Another analysis we do is a win-loss analysis. This shows our win loss percentage by type of school. The “Creighton Blue” bubble represents the number of times a student enrolled at Creighton (Win) over a competitor school when a student applied at both institutions. The orange bubble represents the number of times the student enrolled at the competitor (Loss). This analytic is used to better determine who our competitors are and to assist in making decisions to improve our “Wins” over our competitors.
Tableau: How much more frequently are you reporting now with Tableau?
Duey: We update our data now on a daily basis. Before we were running a visit report maybe once a month. So we’re basically utilizing live data on an everyday basis. And the key is not only to have access to that data on a regular basis, but to have access in a way that you want to use it or see it. For example, I may be a counselor in Chicago, and I really only care about my piece of the pie. I want to look at my Chicago data.
Tableau: And you’re also able to get at data you didn’t see before?
Duey: Yes, a prime example is that in previous years was we couldn’t really figure out who our completed applications were without some real challenges. And now because we’re doing some new things to load our data into Tableau Server, we’re actually able to get some of those pieces that we really want.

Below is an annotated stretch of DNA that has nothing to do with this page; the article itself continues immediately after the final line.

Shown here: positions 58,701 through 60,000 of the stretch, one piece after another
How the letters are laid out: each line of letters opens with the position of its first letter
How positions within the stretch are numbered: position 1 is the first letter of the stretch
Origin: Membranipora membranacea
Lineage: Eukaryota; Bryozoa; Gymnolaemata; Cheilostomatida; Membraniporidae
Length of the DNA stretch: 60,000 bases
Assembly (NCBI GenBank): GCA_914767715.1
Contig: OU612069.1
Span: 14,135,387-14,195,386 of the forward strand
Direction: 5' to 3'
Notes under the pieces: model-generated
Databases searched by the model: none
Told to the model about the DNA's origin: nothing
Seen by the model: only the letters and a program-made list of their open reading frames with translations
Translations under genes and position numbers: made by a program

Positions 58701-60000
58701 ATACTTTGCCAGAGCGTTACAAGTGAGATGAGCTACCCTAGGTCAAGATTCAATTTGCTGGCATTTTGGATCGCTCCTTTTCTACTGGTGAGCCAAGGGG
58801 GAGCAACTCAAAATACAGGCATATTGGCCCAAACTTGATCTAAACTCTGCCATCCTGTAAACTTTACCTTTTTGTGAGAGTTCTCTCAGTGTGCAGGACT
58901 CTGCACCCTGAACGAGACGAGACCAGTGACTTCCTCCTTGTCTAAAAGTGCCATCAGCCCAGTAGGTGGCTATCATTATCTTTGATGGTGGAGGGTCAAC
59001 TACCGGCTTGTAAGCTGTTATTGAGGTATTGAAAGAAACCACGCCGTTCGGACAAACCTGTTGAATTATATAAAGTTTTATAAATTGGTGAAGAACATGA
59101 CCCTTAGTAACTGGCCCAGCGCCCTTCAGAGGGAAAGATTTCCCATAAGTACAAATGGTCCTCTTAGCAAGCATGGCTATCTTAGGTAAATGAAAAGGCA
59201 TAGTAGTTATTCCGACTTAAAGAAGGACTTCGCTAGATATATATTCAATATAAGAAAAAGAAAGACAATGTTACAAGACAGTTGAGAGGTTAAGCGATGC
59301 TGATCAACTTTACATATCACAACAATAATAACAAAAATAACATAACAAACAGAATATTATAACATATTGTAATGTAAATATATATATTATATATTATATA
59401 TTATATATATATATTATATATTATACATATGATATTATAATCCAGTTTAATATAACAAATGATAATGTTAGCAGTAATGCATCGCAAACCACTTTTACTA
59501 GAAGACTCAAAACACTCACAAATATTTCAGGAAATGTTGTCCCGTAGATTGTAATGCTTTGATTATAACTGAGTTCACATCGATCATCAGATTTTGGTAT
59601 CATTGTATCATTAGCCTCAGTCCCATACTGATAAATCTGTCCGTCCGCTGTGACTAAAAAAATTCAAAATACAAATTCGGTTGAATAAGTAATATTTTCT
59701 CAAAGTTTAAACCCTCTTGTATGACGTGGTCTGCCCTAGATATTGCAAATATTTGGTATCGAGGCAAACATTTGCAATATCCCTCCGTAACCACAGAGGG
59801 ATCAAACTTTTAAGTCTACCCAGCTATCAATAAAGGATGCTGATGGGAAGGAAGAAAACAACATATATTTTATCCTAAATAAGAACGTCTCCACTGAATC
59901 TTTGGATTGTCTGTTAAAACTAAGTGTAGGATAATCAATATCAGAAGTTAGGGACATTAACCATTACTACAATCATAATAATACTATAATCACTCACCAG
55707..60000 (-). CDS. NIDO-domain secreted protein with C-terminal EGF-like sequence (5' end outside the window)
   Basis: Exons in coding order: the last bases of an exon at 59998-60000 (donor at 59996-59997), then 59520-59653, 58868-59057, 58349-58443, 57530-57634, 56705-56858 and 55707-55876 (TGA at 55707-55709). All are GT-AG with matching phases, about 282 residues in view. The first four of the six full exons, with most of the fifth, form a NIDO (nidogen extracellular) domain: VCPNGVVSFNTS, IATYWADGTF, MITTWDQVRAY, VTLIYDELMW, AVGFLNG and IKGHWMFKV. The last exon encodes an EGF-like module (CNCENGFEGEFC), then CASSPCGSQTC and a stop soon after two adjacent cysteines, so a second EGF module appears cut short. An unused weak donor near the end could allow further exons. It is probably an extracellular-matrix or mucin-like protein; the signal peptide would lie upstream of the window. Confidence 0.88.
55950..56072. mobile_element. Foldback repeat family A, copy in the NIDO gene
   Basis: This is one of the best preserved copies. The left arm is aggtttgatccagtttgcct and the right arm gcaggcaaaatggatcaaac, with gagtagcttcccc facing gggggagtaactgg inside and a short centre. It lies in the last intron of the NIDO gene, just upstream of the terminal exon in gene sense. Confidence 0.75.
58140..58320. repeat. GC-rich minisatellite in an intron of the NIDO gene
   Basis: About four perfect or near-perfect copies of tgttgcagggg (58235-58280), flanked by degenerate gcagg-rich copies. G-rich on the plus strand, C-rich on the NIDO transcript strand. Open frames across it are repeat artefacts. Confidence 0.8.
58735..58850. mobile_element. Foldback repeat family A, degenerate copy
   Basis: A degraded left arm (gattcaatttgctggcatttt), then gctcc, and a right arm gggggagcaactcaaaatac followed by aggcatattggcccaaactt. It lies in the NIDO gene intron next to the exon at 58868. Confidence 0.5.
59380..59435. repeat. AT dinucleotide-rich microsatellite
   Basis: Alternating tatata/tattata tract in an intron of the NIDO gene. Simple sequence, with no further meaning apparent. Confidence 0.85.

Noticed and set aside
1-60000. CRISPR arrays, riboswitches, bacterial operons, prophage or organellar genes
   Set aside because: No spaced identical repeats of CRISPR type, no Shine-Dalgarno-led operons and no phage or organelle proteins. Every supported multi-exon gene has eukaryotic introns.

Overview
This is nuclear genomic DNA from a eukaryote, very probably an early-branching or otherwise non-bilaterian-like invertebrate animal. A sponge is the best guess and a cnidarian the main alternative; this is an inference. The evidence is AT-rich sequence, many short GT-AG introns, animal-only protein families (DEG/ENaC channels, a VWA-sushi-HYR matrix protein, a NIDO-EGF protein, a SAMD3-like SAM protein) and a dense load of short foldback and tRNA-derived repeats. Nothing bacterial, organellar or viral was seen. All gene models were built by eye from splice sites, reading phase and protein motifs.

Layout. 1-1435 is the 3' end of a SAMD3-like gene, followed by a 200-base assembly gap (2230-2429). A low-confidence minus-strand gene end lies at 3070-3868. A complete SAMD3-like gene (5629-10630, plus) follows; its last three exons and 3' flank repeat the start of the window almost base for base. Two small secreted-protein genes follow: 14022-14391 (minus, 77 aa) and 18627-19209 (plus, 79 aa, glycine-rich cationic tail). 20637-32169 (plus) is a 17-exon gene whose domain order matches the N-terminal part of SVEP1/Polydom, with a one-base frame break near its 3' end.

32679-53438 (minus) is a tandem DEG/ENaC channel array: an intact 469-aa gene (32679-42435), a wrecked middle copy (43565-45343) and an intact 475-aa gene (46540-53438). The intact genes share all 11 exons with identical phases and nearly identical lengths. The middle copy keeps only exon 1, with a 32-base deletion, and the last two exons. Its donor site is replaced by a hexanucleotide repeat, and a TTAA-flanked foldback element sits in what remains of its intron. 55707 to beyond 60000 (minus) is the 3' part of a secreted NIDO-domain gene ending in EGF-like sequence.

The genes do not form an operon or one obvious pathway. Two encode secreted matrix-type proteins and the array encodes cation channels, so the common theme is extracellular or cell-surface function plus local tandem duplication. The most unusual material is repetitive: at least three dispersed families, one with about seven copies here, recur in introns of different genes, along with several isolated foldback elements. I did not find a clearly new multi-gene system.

Tableau: How many people do you have using Tableau?
Duey: We have about 20 licenses on Tableau Server and four Tableau Desktop licenses in the admissions office.
Tableau: How are you using Tableau on the iPad?
Duey: About half of our admissions counselors have iPads. They use them for all kinds of different things, including taking videos and pictures of campus. They use those in high school visits and college fairs, right down to how do I get to a school or mapping features and so on. Our iPad users have just been trained to download the Tableau App and utilize Tableau Server from their iPads.
Tableau: Have you heard any reports yet from people using it in the field?
Duey: I’ve used it. The feature that I like the most is being able to highlight the filter, make the filter edits, and then have it automatically update.
The counselors have just started using it. It’s so similar to Tableau Server, I don’t think they’re going to tell me much except that they love the fact that it’s mobile. They don’t have to carry their laptops around. From what I’ve seen, most of the features are very similar to Tableau Server. In fact, I personally think it’s easier to use than the web version, primarily because of the way the filters work.
Tableau: So, your counselors on the road will be accessing the same kinds of information they would have been accessing from their laptops. It’s just easier now.
Duey: Right. It’s all directly connected to the Tableau Server software. It’s more the mobility of it and the convenience of it.
Tableau: Great. Having been through this process, what would you recommend to another educational institution that was considering Tableau?
Duey: The big advantage we have had is the ability to get the data cleaned, so we can utilize it in a very strong way. I think that one of the reasons that past efforts struggled with using Access or other tools is that the data wasn’t in a convenient, accessible format. So as you bring Tableau on, as with any other tool like this, you probably need to have access to someone who knows and understands who, what, where, why and when the data is there. I would guess some people love the tool, but they may not really understand what their data looks like and what’s really there.